This I Believe

Scott - Provo, Utah
Entered on December 20, 2007
Age Group: 18 - 30
Themes: creativity

I believe in creativity balanced with discipline. Some people are born with more innate creativity, others with more discipline; I am all creative and no discipline. I think the trick is to balance the two, because only with a good balance can truly great things be achieved. For someone like me, however, that’s much easier said than done.

As a little kid I was kind of off in my own little world. I was as smart as any other child, but things like math homework and physiology just didn’t engage me. I doodled and daydreamed in class, wrote fiction while I was supposed to be working, and devoted inordinate amounts of time and thought to characters, stories, and worlds that only exist in fantasy. Many great authors and artists have described the same habits, which gives me hope, but here’s the problem: they put in the necessary effort over a sustained period of time to make good on their dreams, and I have yet to do that. All of the novels I set out to write are still sitting at two pages. In fact, I’ve never written anything longer than twelve pages, and after all these years my drawings still look like the work of a ten-year-old.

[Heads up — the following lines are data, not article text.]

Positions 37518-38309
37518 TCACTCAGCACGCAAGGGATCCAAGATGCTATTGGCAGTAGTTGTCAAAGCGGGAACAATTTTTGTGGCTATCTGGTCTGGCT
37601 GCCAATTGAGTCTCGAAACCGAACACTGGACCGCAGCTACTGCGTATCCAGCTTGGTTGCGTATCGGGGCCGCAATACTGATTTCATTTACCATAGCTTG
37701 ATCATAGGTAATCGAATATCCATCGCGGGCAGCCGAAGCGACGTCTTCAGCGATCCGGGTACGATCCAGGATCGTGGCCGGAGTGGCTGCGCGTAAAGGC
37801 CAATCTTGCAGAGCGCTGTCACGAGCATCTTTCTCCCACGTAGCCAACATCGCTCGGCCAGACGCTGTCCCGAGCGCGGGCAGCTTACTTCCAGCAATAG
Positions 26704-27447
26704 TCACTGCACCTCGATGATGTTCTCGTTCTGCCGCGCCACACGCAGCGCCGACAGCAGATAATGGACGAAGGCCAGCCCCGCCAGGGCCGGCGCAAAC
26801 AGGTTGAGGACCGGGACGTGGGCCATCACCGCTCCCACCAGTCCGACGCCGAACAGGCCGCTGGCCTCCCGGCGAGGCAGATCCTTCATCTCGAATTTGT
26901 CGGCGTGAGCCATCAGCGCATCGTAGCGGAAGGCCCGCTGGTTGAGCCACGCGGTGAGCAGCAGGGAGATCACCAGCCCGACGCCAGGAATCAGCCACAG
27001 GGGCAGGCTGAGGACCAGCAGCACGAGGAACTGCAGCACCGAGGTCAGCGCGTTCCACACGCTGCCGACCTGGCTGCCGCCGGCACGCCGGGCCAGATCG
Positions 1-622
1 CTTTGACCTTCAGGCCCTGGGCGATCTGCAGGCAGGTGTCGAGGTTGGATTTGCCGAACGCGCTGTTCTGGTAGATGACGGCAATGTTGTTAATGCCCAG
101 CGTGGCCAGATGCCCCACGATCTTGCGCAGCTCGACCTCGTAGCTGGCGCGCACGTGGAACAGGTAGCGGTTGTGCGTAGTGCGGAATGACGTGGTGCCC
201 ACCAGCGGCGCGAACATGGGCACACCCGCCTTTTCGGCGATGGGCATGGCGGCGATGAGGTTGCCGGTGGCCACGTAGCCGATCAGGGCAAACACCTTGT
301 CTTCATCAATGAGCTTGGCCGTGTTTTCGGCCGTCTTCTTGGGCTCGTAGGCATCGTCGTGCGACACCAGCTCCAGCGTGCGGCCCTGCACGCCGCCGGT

There came a point after high school when I realized that if I’m going to turn my unfocused creativity and daydreaming into something more tangible than the vague realm of my imagination, it’s going to take some work, some persistence, and some discipline. Sometimes my self-defeating lack of discipline is pretty disheartening. For example, if I get this essay to the point where I actually submit it without losing interest, it will be a first. The more I grow and learn, however, the more easily discipline comes to me. It sounds obvious that we all grow more disciplined as we mature, but until recently that didn’t actually seem very likely to me, especially when I think of all the forty-five-year-old teenagers I’ve met, college professors who frequently indulge various addictions, and parents in their thirties who still consider themselves skater punks.

I’ve come to realize that we can’t all be fifteen-year-old prodigies, however nice and convenient that sounds. But as time passes I get nearer and nearer to my goals. Now that my thoughts about the value of discipline in augmenting and enabling creativity have been consolidated and made a part of me, anything can happen, so keep an eye out for my name in the bestseller lists.